Music blog

09 May 2014

The virtual life of George Butterworth

In May 2013 we posted about the folksong The Banks of Green Willow and how composer George Butterworth made a wax cylinder recording of it being sung in 1909, the tune of which he later incorporated into an orchestral piece of the same name.

The cylinder is on long-term loan from the English Folk Dance and Song Society (EFDSS), which in the intervening months has completed The Full English project, cataloguing and digitising folk manuscripts to create the world’s biggest free digital archive of English traditional folk music and dance tunes. The British Library is one of seven archive partners for the project.  Our Ralph Vaughan Williams folksong collections are now fully searchable and viewable online through The Full English portal.

This kind of collaborative project demonstrates how the virtual environment can be used to intellectually and digitally unite items held in physically separate locations in different cultural institutions. Presented side by side, these items can build a meaning potentially greater than the sum of their parts and give us a wider understanding of a person, event or period in time.
George Butterworth is a good example. As well as listening to Butterworth’s recording of The Banks of Green Willow on the British Library’s Sounds website, it is now possible to see Butterworth’s original folksong transcriptions on The Full English website. EFDSS has made its own collection of Butterworth material available for all to see, and a quick search of the catalogue brings up the tune and words for The Banks of Green Willow noted down in Butterworth’s own hand.

These online resources allow us to compare versions of the same song. If we wish to go further, we can reassure ourselves that this is indeed Butterworth’s handwriting by comparing this image with another from the newest digital collection to feature Butterworth’s work, Europeana Collections 1914-1918. The Europeana Collections 1914-1918 project brings together printed and manuscript material held by libraries in eight European countries which found themselves on different sides during the First World War. The British Library has contributed a significant number of books, pamphlets, maps, drawings, diaries and other items relating to the war, among them this music manuscript written by Butterworth.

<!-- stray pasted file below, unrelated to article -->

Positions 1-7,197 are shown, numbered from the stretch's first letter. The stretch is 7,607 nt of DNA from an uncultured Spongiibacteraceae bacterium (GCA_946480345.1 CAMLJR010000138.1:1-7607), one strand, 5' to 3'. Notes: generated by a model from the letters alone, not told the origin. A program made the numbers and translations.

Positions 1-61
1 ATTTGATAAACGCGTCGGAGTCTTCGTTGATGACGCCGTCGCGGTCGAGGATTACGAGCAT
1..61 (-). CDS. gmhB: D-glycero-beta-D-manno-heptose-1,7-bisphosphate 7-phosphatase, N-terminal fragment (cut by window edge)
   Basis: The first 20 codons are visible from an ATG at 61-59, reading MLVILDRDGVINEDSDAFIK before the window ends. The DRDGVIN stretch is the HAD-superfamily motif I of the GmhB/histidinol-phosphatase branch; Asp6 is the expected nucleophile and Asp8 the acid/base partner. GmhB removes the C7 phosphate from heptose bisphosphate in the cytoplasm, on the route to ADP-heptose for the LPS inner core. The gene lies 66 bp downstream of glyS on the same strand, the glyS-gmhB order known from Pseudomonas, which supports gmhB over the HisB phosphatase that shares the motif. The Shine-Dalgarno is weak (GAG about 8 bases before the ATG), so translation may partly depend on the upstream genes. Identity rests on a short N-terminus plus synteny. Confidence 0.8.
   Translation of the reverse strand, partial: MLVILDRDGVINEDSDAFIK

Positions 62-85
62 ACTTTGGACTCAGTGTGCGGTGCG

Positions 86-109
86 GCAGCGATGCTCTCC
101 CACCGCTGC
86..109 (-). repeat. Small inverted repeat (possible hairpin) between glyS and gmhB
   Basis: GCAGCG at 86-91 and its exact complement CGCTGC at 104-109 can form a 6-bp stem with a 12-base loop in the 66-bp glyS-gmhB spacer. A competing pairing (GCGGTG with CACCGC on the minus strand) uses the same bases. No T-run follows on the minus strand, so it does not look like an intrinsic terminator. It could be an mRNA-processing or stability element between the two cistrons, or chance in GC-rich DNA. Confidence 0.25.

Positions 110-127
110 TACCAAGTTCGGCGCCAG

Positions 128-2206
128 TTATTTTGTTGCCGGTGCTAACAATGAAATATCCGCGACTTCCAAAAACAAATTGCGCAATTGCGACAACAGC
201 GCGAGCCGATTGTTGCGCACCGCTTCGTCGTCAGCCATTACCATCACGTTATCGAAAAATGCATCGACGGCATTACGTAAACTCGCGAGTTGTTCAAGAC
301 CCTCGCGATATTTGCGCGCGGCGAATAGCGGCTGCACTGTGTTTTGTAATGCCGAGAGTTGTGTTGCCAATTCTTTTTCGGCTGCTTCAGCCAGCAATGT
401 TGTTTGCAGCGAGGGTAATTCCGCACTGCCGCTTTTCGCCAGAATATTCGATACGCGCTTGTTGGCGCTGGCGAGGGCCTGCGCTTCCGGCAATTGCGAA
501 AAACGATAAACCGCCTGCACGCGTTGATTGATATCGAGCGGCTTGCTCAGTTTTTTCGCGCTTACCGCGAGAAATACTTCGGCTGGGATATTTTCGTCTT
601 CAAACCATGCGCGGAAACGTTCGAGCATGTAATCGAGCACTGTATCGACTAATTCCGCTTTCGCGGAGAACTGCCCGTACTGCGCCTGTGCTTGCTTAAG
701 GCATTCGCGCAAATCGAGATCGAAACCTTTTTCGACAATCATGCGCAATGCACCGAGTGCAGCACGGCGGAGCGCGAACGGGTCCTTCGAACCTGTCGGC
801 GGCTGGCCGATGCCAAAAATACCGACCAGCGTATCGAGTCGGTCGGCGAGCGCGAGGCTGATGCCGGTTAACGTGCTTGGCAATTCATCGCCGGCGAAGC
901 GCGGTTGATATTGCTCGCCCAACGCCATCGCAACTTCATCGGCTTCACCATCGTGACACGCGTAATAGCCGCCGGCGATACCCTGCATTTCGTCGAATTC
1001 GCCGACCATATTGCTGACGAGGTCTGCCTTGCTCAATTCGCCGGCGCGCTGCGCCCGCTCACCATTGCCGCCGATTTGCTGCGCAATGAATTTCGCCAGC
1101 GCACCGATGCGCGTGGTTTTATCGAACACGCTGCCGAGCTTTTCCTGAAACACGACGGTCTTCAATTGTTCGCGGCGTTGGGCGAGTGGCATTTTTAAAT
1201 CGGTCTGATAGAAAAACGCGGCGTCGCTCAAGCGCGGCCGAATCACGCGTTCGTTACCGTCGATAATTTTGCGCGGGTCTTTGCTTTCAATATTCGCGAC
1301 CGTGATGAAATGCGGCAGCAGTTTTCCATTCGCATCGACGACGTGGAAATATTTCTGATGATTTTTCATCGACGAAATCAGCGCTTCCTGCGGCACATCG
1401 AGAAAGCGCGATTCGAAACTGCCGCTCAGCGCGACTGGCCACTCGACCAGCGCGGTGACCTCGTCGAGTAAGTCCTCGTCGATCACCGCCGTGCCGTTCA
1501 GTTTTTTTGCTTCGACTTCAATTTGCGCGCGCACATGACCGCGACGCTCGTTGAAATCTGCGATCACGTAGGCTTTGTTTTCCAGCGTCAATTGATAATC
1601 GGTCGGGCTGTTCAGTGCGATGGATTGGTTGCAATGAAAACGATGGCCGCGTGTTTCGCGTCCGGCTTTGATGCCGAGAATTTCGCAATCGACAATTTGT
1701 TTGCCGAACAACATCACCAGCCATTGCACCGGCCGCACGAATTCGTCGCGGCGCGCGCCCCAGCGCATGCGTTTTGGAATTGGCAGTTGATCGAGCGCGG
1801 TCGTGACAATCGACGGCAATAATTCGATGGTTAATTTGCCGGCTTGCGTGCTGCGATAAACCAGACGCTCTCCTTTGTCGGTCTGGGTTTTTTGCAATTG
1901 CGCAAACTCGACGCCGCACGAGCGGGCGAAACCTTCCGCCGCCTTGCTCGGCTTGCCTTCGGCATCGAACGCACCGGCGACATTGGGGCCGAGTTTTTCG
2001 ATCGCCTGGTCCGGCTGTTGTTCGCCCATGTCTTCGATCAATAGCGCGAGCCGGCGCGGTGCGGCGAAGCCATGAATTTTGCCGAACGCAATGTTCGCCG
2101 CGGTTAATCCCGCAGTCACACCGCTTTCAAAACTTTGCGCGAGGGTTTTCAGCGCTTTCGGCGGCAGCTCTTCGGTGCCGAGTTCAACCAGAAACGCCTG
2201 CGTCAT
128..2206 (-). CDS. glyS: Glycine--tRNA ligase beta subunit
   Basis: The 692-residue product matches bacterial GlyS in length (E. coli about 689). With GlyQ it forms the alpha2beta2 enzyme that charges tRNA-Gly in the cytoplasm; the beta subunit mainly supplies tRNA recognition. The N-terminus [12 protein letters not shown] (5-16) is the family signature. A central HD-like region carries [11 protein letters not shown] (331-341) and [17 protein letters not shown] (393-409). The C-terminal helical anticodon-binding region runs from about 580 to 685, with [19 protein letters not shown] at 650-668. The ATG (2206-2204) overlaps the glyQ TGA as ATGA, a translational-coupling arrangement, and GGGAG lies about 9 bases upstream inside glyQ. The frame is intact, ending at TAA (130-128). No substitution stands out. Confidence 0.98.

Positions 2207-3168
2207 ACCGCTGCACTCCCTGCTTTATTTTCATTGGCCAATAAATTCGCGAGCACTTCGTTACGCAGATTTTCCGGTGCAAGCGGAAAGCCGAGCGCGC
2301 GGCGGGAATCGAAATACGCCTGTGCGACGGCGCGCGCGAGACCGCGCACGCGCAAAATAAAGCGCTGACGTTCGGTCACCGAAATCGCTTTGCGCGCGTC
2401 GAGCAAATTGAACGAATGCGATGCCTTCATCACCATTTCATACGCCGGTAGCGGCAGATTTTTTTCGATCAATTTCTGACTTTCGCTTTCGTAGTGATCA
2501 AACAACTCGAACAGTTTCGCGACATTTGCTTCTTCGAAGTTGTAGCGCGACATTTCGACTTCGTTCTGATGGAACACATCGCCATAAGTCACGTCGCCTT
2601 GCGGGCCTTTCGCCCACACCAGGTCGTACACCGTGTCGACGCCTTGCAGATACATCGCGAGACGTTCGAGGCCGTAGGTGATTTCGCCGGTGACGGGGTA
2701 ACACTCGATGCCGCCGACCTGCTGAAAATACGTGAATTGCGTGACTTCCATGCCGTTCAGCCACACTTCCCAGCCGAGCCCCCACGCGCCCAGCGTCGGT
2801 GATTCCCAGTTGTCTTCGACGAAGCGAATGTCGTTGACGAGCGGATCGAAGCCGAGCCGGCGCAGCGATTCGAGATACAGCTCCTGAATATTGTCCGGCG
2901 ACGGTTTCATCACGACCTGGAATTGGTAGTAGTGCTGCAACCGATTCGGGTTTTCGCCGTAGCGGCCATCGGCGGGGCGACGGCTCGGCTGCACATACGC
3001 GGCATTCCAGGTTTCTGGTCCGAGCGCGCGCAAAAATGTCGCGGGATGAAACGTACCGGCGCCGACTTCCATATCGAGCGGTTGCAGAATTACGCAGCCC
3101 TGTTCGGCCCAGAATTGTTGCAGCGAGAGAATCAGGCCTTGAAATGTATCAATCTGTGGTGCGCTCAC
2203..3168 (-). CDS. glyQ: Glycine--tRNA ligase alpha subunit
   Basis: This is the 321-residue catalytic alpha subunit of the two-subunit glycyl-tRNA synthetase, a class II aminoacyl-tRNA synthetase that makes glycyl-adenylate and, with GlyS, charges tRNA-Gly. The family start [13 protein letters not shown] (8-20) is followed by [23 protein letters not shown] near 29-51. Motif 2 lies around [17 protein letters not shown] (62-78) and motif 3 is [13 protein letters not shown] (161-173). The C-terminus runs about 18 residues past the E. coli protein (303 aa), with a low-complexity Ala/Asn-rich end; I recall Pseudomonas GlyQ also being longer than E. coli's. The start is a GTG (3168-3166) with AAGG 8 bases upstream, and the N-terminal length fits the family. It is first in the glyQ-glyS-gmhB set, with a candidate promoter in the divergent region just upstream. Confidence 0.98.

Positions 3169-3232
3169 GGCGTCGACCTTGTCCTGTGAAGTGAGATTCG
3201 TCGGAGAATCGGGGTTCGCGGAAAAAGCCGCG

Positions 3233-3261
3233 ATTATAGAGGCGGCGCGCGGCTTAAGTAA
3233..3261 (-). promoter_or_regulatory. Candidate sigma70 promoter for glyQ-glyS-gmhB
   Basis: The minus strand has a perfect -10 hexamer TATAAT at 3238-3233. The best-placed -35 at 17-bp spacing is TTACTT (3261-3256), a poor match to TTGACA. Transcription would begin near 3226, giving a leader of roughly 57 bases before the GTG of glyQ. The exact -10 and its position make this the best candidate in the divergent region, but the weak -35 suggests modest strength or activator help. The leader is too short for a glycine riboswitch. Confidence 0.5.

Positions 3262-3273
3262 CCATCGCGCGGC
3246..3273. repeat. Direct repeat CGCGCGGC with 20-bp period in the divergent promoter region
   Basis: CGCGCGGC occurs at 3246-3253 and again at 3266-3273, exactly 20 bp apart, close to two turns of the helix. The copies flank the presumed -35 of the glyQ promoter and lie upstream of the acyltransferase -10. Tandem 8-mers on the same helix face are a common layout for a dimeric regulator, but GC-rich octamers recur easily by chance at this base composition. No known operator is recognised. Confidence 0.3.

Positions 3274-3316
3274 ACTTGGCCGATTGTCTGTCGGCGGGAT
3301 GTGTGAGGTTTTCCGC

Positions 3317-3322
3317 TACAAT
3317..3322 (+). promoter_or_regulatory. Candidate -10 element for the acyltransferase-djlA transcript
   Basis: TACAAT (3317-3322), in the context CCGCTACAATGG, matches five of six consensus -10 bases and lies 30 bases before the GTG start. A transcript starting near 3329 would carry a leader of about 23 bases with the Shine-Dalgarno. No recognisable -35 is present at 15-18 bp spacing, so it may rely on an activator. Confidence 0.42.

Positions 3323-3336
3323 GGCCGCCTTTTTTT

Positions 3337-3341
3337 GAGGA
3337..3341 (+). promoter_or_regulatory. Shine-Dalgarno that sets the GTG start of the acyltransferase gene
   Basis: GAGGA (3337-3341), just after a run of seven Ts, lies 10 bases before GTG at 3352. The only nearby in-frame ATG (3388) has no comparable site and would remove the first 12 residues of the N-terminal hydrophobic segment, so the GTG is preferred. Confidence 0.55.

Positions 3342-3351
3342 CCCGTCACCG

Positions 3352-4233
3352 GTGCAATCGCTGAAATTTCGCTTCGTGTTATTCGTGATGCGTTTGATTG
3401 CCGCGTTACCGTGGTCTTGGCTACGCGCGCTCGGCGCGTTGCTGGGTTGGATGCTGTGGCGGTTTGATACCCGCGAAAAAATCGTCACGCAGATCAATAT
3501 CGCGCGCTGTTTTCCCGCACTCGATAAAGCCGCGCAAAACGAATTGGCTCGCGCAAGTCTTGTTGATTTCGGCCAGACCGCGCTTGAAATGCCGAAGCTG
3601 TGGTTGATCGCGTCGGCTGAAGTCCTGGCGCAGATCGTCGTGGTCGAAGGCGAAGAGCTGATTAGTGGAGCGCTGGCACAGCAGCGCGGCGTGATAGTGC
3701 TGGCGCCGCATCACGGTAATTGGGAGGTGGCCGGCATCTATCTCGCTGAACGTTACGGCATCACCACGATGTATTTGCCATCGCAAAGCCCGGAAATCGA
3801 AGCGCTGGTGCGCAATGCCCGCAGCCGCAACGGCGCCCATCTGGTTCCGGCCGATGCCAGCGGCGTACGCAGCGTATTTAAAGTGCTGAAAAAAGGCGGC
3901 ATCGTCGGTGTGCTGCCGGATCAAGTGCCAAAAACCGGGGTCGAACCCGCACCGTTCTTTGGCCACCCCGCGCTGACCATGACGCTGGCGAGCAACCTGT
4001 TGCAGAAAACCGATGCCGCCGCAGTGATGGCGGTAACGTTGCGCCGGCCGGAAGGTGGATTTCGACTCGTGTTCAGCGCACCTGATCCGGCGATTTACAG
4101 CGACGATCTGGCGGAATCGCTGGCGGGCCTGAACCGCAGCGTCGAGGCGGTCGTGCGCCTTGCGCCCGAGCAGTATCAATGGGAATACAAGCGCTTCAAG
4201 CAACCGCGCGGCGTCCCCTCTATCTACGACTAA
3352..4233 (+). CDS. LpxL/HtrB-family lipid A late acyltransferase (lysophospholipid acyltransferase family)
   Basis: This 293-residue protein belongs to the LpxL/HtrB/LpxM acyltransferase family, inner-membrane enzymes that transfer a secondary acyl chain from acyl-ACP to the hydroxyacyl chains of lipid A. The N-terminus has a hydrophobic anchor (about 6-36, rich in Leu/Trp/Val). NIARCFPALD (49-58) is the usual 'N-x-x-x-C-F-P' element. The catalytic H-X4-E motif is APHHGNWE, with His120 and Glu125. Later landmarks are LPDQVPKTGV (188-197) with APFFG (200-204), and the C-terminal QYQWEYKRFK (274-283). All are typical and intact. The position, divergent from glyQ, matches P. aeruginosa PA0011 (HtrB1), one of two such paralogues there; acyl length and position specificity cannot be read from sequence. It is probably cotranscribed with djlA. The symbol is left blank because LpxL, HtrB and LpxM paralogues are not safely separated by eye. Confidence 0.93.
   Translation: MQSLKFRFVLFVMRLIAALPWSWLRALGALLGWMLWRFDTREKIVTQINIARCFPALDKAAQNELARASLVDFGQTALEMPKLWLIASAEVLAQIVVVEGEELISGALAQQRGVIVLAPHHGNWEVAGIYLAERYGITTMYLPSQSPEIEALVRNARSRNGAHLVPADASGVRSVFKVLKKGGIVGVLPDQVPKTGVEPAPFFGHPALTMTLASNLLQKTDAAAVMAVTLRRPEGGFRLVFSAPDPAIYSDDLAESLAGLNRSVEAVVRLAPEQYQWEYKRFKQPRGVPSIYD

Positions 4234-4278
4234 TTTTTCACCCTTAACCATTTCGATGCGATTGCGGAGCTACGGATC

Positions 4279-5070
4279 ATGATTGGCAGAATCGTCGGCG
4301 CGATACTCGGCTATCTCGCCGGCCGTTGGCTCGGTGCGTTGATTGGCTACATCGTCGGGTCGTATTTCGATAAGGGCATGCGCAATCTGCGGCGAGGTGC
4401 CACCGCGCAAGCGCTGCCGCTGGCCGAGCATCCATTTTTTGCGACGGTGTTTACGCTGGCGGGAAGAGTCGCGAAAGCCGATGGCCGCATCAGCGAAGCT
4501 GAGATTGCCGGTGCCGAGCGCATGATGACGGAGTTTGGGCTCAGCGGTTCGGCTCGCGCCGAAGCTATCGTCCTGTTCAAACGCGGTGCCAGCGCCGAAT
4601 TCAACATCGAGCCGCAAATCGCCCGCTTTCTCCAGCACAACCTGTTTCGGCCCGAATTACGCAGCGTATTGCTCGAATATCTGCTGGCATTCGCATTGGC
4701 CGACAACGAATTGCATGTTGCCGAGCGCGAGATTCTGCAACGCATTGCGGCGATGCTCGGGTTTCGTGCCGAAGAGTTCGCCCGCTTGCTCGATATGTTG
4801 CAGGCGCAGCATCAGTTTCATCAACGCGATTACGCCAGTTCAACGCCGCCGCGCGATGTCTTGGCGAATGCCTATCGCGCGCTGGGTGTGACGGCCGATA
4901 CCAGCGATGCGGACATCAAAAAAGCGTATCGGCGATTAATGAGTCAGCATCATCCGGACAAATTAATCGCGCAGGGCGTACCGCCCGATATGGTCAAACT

George Butterworth: Preface to Eleven Folksongs from Sussex for voice and piano (1912)
George Butterworth: Preface to Eleven Folksongs from Sussex for voice and piano (1912), British Library Add MS 54369, f. 41r

The manuscript contains Butterworth's Eleven Folksongs from Sussex for voice and piano (1912). In the preface Butterworth explains his methods for collecting folksongs from the singing of ordinary people by noting down the words and tunes.  He explains how he has collected these folk songs and kept the tunes exactly as they were sung, without “improvement”, but had to add or change some words because he believed they were corrupt or wrong. He says that “these folksongs are what Francis Jekyll and I have been collecting over the past six years”, thereby dating the period of collection from 1906 to 1912. The EFDSS manuscripts provide corroborative evidence: there, copies of The Banks of Green Willow are dated 1907 and 1908.

With these resources now online, Butterworth can be remembered, his works enjoyed and studied and his footwork appreciated.

This post is by Louise Bruton, who until recently worked as a Metadata Creator on the Europeana 1914-1918 project at the British Library.

From 10.30 to 13.30 tomorrow, the Full English Archive Open Day at the British Library will give access to some of the original manuscript folksong transcriptions of Ralph Vaughan Williams and Percy Grainger, with illustrated talks about the early folk revival and the collectors. - See more at:


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